Frankenstein Summary and Analysis of Chapters 13-16

Chapter 13:

At the outset of spring, a stranger ­ an exquisitely beautiful young woman of exotic appearance ­ appears at the family's cottage. Felix is ecstatic to see her, kisses her hands, and refers to her as his "sweet Arabian"; later, the creature learns that her true name is Safie.

The creature notes that her language is different from that of the cottagers, and that the four humans have great difficulty in understanding one another. They communicate largely through gesticulation, which the creature is initially unable to interpret; he soon realizes, however, that the cottagers are attempting to teach Safie their language. He secretly takes part in her lessons and, in this way, finally begins to master the art of speech.

The book, from which Safie's lessons are taken, called the Ruins of Empires, provides the creature with a cursory knowledge of history. He grows to understand the manners, governments, and religions of modern Man, and weeps over the atrocities that human beings commit against one another. Upon hearing of man's obsession with wealth and class, the creature turns away in disgust; he wonders what place he can have among such people, since he owns no property, and is absolutely ignorant of the circumstances of his birth.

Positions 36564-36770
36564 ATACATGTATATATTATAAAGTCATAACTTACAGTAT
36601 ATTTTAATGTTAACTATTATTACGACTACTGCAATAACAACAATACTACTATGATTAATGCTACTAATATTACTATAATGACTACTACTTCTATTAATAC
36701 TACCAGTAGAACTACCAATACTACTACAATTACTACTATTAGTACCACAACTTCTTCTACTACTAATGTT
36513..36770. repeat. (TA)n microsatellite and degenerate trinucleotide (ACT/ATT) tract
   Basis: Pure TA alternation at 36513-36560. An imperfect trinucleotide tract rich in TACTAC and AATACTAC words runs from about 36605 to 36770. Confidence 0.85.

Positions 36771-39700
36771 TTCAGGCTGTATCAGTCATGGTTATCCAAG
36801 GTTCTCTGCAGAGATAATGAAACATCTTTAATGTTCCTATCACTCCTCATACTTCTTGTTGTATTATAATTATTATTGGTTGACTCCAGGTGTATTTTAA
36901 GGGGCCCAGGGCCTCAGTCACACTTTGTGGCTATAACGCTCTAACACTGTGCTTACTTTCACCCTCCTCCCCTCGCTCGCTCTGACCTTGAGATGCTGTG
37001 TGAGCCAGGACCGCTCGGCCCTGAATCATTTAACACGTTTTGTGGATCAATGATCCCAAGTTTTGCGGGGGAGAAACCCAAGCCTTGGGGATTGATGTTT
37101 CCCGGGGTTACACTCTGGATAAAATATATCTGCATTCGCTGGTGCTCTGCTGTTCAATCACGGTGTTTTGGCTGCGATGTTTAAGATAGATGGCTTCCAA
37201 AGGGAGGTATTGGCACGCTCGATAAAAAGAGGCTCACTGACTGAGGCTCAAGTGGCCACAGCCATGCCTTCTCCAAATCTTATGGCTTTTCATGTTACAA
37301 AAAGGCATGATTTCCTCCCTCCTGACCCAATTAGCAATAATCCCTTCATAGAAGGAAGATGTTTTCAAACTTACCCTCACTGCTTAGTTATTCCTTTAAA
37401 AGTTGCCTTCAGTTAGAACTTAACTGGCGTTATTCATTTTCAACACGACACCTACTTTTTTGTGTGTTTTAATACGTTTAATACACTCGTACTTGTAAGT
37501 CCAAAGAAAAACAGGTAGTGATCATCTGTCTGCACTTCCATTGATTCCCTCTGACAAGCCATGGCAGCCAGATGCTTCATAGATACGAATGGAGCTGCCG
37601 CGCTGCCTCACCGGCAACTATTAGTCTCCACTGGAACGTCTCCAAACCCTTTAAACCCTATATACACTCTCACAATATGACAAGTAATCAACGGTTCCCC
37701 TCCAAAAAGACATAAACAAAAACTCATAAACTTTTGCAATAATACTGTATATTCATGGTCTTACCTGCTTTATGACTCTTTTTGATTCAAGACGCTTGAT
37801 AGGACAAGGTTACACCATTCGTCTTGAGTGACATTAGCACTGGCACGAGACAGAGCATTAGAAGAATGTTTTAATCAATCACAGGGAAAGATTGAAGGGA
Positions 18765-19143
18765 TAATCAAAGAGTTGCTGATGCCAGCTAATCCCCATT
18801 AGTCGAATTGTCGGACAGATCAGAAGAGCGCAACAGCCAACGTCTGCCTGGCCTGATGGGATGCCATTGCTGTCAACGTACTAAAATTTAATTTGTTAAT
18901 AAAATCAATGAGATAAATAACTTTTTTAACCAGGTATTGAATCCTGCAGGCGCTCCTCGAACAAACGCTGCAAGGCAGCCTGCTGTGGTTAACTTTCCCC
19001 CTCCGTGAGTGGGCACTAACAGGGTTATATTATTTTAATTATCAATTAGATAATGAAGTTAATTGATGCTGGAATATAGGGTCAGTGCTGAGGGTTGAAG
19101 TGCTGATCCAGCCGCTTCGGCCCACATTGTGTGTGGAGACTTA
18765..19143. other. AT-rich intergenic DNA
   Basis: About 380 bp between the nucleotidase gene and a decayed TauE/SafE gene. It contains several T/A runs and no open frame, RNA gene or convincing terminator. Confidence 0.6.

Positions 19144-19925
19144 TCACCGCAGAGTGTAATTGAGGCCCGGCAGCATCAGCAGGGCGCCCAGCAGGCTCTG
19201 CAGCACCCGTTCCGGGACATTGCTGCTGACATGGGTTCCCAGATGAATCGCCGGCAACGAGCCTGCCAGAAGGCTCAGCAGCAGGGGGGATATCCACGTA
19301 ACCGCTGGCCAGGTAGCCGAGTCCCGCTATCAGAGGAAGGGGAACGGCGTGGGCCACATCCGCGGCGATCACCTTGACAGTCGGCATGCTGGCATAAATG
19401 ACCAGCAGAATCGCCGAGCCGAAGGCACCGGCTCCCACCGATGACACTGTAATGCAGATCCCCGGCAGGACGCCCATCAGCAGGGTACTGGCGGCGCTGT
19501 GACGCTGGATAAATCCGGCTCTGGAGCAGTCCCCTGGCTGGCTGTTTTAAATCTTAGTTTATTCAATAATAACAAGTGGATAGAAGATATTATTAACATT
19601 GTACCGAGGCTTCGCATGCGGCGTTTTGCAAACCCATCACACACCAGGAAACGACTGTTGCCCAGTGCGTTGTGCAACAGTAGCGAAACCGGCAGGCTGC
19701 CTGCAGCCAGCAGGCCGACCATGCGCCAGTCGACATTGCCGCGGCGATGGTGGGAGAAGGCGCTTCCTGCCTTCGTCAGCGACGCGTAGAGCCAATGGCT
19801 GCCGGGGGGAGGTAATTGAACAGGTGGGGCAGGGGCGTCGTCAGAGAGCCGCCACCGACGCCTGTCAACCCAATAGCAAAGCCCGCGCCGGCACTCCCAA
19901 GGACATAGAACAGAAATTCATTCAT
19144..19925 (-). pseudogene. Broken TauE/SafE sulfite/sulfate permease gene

The creature curses his newfound knowledge, which has caused him to regard himself as a monster and an outcast. He despairs of ever gaining the fellowship of his beloved cottagers, as he is certain that they will recoil from his hideous appearance. At chapter's end, he is friendless, loveless, and almost completely without hope.


The language of Chapter 13 is extremely baroque, and lends the landscape a romantic, unreal quality: skies are described as "cloudless"; there are "a thousand scents of delight, and a thousand sights of beauty"; Safie is not merely brunette, but has "shining raven hair." This sort of diction elevates seemingly ordinary events to the level of the spectacular: it reveals the extent to which the creature idealizes the cottagers and all that is associated with them. He worships them, and longs for their love and acceptance. The creature's essential humanity now becomes clear to the reader: he feels sympathy, affection, and desire; he is capable of aesthetic appreciation (as we see in his enjoyment of the family's music); he has mastered language; and he is capable of self-analysis and reflection.